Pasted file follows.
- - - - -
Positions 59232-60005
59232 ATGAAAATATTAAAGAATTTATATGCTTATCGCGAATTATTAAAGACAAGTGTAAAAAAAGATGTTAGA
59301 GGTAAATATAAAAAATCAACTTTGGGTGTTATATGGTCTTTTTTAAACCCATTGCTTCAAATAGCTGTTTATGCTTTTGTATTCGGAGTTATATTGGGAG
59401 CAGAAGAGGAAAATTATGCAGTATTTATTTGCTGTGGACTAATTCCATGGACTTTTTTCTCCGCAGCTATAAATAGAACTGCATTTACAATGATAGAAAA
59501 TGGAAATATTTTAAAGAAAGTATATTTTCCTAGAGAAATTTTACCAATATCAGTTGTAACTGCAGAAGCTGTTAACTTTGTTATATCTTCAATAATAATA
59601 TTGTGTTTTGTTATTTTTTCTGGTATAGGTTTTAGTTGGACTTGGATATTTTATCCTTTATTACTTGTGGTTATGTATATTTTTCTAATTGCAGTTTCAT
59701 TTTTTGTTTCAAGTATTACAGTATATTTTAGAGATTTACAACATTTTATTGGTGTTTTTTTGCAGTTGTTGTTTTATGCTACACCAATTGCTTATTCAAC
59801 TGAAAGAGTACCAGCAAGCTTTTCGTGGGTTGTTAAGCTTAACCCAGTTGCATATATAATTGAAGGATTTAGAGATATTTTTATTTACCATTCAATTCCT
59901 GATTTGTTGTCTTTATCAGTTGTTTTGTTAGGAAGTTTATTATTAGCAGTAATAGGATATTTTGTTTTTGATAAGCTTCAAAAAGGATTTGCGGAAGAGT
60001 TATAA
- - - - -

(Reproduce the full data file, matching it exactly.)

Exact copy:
Positions 59232-60005
59232 ATGAAAATATTAAAGAATTTATATGCTTATCGCGAATTATTAAAGACAAGTGTAAAAAAAGATGTTAGA
59301 GGTAAATATAAAAAATCAACTTTGGGTGTTATATGGTCTTTTTTAAACCCATTGCTTCAAATAGCTGTTTATGCTTTTGTATTCGGAGTTATATTGGGAG
59401 CAGAAGAGGAAAATTATGCAGTATTTATTTGCTGTGGACTAATTCCATGGACTTTTTTCTCCGCAGCTATAAATAGAACTGCATTTACAATGATAGAAAA
59501 TGGAAATATTTTAAAGAAAGTATATTTTCCTAGAGAAATTTTACCAATATCAGTTGTAACTGCAGAAGCTGTTAACTTTGTTATATCTTCAATAATAATA
59601 TTGTGTTTTGTTATTTTTTCTGGTATAGGTTTTAGTTGGACTTGGATATTTTATCCTTTATTACTTGTGGTTATGTATATTTTTCTAATTGCAGTTTCAT
59701 TTTTTGTTTCAAGTATTACAGTATATTTTAGAGATTTACAACATTTTATTGGTGTTTTTTTGCAGTTGTTGTTTTATGCTACACCAATTGCTTATTCAAC
59801 TGAAAGAGTACCAGCAAGCTTTTCGTGGGTTGTTAAGCTTAACCCAGTTGCATATATAATTGAAGGATTTAGAGATATTTTTATTTACCATTCAATTCCT
59901 GATTTGTTGTCTTTATCAGTTGTTTTGTTAGGAAGTTTATTATTAGCAGTAATAGGATATTTTGTTTTTGATAAGCTTCAAAAAGGATTTGCGGAAGAGT
60001 TATAA